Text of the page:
The Second Keynote Speaker was Aaron Vanek, coming out of California. Aaron runs Seekers Unlimited, an NPO that designs larps to help educate. Aaron's speech talks about using larps for education, recalling two larps and the affect it had on students. Larp works in education because, instead of just having the information dumped on you by a potentially just as bored teacher, you are given context and given the opportunity to apply the information which allows for a deeper understanding. Growing up in the New York City education system and being consistently bored with the process, I could appreciate this system as even if people just try to coast during the exercise, they are still picking something up from it. It reminded me a lot of my Graduate School program, where in some classes we were actually a group therapy session, or a symposium and collaborating, talking. Aaron and I had bumped into each other previously on facebook larp pages, where he gave me some sage advice about employing more social rules for Kensei. It was amazing to sit and talk with him for a brief while.
Next we had Evan Torner discussing Character Creation. I'll be honest, my notes for this one aren't really...coherent. My notes formed into a screed about character creation and the character sheet effectively being a psychosocial evaluation of the character. The PSE establishes, through self reporting and monitoring by the assessment taker, the mental and physical presentation of a client. Are they groomed? is there a stiffness or waxiness to their facial features. Are their sentences fluid or are they clipped? These evaluations change over the course of stay, not unlike a character sheet especially in one like we use in Mind's Eye Society. One of my professors saw one of my character's sheets (I brought the wrong book to class, sue me!) and noted how much like a PSE it looked like.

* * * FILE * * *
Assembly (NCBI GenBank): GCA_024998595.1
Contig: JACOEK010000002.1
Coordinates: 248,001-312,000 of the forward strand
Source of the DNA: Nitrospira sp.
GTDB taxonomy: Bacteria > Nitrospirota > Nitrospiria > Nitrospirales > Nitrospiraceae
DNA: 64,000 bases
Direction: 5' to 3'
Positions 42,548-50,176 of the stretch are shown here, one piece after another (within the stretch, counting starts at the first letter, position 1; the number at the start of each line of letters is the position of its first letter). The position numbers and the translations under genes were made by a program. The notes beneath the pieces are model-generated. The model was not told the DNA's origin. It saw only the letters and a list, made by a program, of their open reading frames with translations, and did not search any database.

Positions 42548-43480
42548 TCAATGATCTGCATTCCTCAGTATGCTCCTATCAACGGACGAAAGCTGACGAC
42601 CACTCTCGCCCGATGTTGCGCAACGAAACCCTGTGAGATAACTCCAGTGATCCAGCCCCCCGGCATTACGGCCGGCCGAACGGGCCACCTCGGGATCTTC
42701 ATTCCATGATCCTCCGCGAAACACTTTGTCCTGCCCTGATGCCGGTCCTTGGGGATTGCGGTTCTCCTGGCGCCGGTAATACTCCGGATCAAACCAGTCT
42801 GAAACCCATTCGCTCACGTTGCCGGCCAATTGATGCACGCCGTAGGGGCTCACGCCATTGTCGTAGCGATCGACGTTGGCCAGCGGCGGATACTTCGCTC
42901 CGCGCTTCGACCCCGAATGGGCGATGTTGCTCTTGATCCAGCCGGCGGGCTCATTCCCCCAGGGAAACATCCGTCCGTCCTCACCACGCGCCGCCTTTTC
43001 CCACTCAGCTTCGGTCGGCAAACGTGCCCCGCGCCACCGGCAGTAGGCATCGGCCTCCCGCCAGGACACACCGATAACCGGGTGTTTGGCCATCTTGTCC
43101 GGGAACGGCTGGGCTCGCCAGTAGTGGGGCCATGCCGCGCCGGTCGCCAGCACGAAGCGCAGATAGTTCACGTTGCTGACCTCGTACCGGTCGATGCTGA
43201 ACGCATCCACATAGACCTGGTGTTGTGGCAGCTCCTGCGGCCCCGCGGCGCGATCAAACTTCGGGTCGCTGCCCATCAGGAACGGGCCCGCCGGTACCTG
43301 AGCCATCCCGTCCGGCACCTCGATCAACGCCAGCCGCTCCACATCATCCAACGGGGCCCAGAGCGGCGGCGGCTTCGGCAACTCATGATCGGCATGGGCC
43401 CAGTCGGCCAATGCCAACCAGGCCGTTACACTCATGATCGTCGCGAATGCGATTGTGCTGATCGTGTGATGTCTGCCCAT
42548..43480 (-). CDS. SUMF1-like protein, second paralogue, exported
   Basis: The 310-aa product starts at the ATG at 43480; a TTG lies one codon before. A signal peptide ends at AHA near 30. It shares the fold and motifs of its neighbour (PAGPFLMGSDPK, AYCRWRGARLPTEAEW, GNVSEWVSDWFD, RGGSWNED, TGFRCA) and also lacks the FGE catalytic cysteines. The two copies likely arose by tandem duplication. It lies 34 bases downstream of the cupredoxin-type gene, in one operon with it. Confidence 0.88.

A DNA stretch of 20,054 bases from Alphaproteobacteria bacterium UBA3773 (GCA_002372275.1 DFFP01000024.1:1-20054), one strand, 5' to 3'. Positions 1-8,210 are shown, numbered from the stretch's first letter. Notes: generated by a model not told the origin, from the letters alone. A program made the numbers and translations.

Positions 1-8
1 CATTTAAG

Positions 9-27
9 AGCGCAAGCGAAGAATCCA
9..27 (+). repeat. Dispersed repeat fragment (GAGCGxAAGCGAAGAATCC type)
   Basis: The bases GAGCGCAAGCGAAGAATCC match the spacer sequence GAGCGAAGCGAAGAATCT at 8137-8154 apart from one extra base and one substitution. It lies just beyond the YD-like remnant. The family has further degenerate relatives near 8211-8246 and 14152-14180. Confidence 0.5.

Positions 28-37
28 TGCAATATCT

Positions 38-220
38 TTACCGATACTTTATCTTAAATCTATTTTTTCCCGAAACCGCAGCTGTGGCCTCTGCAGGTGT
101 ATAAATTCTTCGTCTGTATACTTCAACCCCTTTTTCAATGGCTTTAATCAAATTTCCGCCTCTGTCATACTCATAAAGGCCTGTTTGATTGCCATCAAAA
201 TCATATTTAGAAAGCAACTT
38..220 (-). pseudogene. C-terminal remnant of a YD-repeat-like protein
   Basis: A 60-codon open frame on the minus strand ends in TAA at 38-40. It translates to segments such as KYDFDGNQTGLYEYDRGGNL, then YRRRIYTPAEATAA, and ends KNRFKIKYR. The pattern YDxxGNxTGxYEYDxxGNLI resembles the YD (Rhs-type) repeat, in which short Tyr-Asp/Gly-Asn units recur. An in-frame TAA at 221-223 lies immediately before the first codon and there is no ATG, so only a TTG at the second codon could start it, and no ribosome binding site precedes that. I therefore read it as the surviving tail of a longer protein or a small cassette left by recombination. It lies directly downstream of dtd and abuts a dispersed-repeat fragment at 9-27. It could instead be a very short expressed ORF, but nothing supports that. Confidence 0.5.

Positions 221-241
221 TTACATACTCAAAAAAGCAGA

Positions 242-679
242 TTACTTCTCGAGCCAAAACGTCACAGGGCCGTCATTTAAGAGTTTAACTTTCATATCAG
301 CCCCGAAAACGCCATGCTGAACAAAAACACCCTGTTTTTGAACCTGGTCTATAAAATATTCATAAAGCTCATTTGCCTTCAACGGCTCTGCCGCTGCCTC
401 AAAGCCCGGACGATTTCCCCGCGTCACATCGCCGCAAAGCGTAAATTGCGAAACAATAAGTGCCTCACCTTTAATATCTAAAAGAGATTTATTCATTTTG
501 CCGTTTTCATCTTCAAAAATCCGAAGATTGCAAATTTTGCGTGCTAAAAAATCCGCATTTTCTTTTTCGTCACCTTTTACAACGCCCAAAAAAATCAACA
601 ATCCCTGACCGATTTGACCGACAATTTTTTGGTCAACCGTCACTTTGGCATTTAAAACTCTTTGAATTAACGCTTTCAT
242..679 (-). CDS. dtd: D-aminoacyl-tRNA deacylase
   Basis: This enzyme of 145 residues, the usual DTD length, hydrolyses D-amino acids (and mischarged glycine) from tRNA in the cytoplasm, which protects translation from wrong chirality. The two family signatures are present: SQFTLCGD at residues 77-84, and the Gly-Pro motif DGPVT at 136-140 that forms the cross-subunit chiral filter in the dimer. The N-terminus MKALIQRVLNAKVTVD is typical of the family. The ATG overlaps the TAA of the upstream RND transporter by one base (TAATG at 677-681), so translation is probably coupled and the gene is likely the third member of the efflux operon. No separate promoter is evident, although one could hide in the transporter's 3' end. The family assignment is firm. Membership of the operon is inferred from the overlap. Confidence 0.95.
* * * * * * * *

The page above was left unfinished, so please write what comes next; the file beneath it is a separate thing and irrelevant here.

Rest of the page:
Finally for Saturday, we had Sarah Lynne Bowman. Sarah spoke on where characters come from in terms of our internal selves. She mapped out various different forms of character creations, from fragments of ourselves, to idealized selves, to divergent or exploratory types. Sarah mapped out the whole process using Jung's model of the Self and psyche as the legend. In case some of you haven't realized, Jung is a major influence in my writing and my philosophy, so I wasn't taking much notes during this and just enjoying the lecture. So, Sarah, if you're reading this, I'd love to see a copy of the presentation so I can give it the attention it deserves.
The night's panels ended, and it was time to attend the game showcase. We moved from the Magnet Center to Triskelion Arts Studio where several games were to be held. I did my task of guiding a handful of conference goers through Brooklyn. During our trip, Sarah and I explained to several goers the joys of Mage, both Ascension and Awakening. I spoke for the latter and Sarah spoke for the former, describing it in a very right brain left brain sort of way.
Getting to game, we all got our spots and I signed up for a game (I was initially listed as an usher, but Shoshana wanted me to go and play). I played Prisoner, an adaptation of a Russian Larp adapted and lead by Christopher Amherst. Set in a Dystopian Country where a four tier caste system, the Affluent Alphas, the Middle Class Betas, the Worker Class Gammas, and the Lower Class Omegas. Members of each caste were arrested for crimes against state and thrown into jail, with their execution being slated for the dawn. Alone, without any guards inside the cell, save for a camera (which lead to the gamemasters outside) the prisoners were all alone. At random intervals, announcements would be made declaring two of the prisoners judges. Those judges would select another of their prisoners to die, with their own lives at risk if they don't.